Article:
The European Union will come out of the current Euro crisis even stronger, European Commission President Joe Manuel Barroso said in New Zealand Thursday, according to dpa.
"Those who think that the euro will disintegrate are not fully aware of the dynamics of our union," he said in a speech at the
University of Auckland.
"Every time Europe has faced a crisis, we have moved towards deeper integration. The debate in Europe is a strong one, but it is a
debate about how far to integrate, rather than whether to undo integration."
Barroso said the Euro was not only a monetary construction. "It is
also a political project which embodies the will of Europeans to share their future. This oath is not in question - we will come out
stronger from this crisis, I can promise you that."
Barroso is in New Zealand to lead an EU delegation in a dialogue
with leaders of the Pacific Islands Forum (PIF) on Friday. The 16-member PIF, reduced to 15 after Fiji was suspended following a
military coup in December 2006, wrapped up its annual summit Thursday.
The United States will also participate in the post-forum dialogue with a 48-member delegation, the largest Washington has ever sent to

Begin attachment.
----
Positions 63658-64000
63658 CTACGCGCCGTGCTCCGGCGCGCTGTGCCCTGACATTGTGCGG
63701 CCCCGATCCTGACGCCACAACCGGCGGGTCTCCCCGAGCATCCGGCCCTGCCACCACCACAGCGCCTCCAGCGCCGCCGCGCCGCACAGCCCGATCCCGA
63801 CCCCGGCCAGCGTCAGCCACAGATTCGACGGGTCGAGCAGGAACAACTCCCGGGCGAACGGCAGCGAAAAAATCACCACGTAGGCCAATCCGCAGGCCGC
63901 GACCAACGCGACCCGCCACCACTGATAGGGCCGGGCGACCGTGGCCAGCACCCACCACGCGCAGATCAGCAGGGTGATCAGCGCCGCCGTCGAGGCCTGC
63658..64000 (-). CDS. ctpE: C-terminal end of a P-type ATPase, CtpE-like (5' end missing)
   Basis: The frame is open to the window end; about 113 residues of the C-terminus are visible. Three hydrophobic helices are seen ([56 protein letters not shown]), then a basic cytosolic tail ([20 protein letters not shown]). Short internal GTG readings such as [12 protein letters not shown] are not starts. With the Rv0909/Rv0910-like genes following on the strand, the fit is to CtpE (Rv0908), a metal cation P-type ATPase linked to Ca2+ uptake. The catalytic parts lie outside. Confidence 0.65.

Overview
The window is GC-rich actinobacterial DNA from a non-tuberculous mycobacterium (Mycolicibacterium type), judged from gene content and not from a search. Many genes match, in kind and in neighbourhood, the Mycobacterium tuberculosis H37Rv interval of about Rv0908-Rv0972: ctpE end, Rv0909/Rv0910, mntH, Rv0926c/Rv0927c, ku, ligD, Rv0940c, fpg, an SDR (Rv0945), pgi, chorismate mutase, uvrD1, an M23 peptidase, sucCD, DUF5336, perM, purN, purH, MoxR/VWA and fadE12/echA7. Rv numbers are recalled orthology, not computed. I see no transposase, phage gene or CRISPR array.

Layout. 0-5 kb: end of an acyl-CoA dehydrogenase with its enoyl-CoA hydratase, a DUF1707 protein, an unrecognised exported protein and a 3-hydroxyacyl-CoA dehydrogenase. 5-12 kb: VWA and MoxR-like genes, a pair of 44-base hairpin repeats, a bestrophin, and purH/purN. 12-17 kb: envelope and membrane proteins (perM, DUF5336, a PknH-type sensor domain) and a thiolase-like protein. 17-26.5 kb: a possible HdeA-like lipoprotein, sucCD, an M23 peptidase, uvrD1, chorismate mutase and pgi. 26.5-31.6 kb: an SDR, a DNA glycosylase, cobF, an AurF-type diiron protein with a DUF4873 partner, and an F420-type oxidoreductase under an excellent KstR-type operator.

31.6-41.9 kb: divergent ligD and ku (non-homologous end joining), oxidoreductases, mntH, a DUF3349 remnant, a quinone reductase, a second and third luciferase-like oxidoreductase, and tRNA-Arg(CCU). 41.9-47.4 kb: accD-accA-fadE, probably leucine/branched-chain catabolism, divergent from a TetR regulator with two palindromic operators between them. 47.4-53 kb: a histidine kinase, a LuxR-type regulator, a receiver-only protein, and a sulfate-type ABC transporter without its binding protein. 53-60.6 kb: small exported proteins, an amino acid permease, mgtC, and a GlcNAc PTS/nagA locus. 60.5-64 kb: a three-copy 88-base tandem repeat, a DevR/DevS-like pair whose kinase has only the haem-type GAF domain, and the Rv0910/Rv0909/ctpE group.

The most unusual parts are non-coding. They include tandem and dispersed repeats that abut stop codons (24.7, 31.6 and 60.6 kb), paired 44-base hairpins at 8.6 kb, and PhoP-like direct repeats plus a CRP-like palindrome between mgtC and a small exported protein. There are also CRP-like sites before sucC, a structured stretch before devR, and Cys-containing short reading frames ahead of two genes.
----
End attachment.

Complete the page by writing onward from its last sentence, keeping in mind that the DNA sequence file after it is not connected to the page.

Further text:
a PIF summit.
Its leader, Deputy Secretary of State Thomas Nides, told reporters President Barack Obama had personally charged the delegation with
sending a message that his administration saw the Pacific both of
economic and strategic importance.
Although observers have said Washington was concerned about
China's growing influence in the Pacific, Nides said the US was comfortable with its relationship with Beijing.
China is also a dialogue partner of the forum and has sent Vice
Foreign Minister Cui Tiankai to lead its delegation at Friday's meeting.
"We are all here with the same objective which is to show oursupport for the Pacific islands," Nides said